RoxytheRexy Tue 07-Aug-18 08:25:42

We had the exact same situation with my Dad. The only thing that got him involved with the medical profession was when we called the ambulance after he had clearly had a stroke.

No advice I’m afraid. It’s the start of what could be a horrible and very difficult couple of years

annandale Tue 07-Aug-18 08:31:09

Im with the earlier poster who suggested a medical appointment might not achieve a great deal - and clearly the likely breakdown of his trust in you all could be worse. I would think practically. Hiding the car keys is a good one. Calendar/lists? Some kind of safety cutout on the gas, or a switch to electricity? Ready meals? Frequent reminders to drink (dehydration lands people in medical trouble quicker than anything else)? Snacks around so he remembers to eat more? One person at a time talking to him, slightly more pauses when you speak?

Do they need to move or have someone move in with them?

HildaOgdensFlyingDucks Tue 07-Aug-18 10:15:25

Ah, so if we change our thinking and approach from "must see doctor at all costs!" to "ways we can safeguard him ourselves"? Yes, I can see now that that's maybe the most productive and kind course of action for the time being m

Sorry, I don't know why I didn't realise that was the point being made earlier by previous posters (I blame being knackered!)

SuperSuperSuper Tue 07-Aug-18 10:32:28

I'm in a similar boat OP. Luckily the person concerned doesn't drive so isn't putting innocent people at risk (I would definitely be confiscating their keys if that were so) but I do worry about the future and i am frustrated that support and services cannot be accessed, because there is no formal diagnosis.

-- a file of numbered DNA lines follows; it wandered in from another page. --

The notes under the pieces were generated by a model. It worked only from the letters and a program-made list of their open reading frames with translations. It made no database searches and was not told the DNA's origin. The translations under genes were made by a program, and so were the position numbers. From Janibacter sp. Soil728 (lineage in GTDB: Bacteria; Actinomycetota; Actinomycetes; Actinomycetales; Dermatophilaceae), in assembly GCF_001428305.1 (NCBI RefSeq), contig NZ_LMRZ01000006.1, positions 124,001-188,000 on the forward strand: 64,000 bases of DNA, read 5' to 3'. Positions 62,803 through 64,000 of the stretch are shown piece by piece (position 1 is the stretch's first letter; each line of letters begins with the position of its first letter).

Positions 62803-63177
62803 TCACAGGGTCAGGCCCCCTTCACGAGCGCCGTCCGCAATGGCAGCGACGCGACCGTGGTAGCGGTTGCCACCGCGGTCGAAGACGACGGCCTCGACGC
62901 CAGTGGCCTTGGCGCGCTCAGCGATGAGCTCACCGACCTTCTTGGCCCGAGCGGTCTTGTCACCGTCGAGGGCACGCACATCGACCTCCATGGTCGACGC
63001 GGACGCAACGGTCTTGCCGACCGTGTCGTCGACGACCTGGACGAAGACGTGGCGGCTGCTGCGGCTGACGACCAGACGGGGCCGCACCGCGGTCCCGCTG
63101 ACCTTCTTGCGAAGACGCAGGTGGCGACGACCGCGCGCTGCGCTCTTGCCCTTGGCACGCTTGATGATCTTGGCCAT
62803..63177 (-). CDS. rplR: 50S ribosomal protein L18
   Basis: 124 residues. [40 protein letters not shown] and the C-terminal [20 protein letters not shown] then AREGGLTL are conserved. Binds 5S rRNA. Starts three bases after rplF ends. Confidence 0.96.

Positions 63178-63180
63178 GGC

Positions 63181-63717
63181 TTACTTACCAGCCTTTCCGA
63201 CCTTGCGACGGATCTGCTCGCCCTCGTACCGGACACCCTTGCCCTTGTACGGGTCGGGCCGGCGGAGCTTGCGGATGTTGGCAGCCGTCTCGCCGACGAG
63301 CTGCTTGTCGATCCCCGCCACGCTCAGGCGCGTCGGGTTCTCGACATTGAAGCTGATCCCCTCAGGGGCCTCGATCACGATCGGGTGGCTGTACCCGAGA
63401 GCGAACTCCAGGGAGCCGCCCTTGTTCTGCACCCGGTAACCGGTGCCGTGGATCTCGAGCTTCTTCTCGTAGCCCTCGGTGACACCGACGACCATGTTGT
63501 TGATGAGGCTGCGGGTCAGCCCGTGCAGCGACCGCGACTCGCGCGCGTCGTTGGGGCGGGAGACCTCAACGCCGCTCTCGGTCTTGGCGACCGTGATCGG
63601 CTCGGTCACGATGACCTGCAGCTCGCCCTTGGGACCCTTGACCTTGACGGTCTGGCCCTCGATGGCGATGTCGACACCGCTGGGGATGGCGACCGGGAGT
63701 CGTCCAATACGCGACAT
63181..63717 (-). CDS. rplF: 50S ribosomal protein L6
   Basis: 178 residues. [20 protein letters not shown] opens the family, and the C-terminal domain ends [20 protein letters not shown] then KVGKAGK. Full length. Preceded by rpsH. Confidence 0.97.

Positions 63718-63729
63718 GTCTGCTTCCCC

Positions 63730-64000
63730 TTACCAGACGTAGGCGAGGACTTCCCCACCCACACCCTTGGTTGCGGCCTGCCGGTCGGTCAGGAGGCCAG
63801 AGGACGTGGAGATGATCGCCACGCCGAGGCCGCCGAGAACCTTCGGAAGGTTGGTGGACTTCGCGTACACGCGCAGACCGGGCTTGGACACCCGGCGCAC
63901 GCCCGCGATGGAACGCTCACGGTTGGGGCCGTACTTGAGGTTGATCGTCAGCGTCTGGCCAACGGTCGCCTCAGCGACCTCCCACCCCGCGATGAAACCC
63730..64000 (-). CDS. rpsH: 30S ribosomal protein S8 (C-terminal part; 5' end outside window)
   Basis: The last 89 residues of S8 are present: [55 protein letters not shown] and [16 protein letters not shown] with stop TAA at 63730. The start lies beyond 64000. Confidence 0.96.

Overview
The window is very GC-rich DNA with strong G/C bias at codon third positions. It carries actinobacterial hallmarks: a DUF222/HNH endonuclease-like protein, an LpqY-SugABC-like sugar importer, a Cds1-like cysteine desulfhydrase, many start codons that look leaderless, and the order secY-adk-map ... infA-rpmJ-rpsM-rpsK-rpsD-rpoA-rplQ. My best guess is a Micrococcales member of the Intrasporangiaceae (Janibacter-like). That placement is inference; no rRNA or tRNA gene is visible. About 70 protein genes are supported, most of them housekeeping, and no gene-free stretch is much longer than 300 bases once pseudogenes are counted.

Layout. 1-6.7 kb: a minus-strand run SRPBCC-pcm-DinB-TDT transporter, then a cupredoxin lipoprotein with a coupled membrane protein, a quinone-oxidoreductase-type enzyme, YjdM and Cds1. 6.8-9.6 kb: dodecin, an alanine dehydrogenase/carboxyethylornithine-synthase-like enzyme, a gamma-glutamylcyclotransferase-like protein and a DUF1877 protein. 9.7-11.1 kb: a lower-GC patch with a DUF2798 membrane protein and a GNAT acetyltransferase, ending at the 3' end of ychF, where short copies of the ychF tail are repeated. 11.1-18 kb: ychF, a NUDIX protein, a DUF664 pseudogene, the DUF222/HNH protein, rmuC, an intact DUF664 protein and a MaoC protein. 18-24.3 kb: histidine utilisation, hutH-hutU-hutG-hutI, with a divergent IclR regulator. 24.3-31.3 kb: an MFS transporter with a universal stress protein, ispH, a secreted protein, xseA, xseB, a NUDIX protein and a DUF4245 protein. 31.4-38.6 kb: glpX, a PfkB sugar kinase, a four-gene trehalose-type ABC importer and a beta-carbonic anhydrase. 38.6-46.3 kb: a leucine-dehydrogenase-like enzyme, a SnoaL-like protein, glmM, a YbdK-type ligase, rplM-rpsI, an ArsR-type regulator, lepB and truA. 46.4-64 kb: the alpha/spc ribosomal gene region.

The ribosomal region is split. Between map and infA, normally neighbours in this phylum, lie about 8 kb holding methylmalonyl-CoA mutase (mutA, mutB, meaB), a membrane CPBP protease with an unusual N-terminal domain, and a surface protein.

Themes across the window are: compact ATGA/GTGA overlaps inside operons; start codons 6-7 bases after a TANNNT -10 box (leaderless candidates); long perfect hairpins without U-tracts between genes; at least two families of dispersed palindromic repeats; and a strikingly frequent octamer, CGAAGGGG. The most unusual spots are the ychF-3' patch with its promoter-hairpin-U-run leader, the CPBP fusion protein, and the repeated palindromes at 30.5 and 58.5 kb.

tierraJ Tue 07-Aug-18 11:26:05

This was the problem we had with my late nan after she hit 90.

She was hallucinating & clearly had Psychosis but thought it was all real.

'Luckily' she developed cellulitis which was so unpleasant that she finally agreed to see a doctor who secretly also assessed her mental state.
Sad to say she ended up being sectioned for her own safety at 91.
Then we were told by the sectioning psychiatrist that she had been diagnosed with dementia which was causing the Psychosis.

Unfortunately the nurses at the mental hospital didn't notice her swallow was at risk & we didnt know so she was eating & drinking normal food & drink in the very bent over position that she had developed.

She was covertly given an anti-psychotic which got her personality back to normal but sadly then died of a mixture of aspiration pneumonia & heart failure. This was a year ago.

But prior to the cellulitis it was impossible to get a doctor near her as she just didn't trust them.
If she had trusted them things wouldn't have deteriorated so badly that she'd have needed sectioning (which was awful because the police had to come out).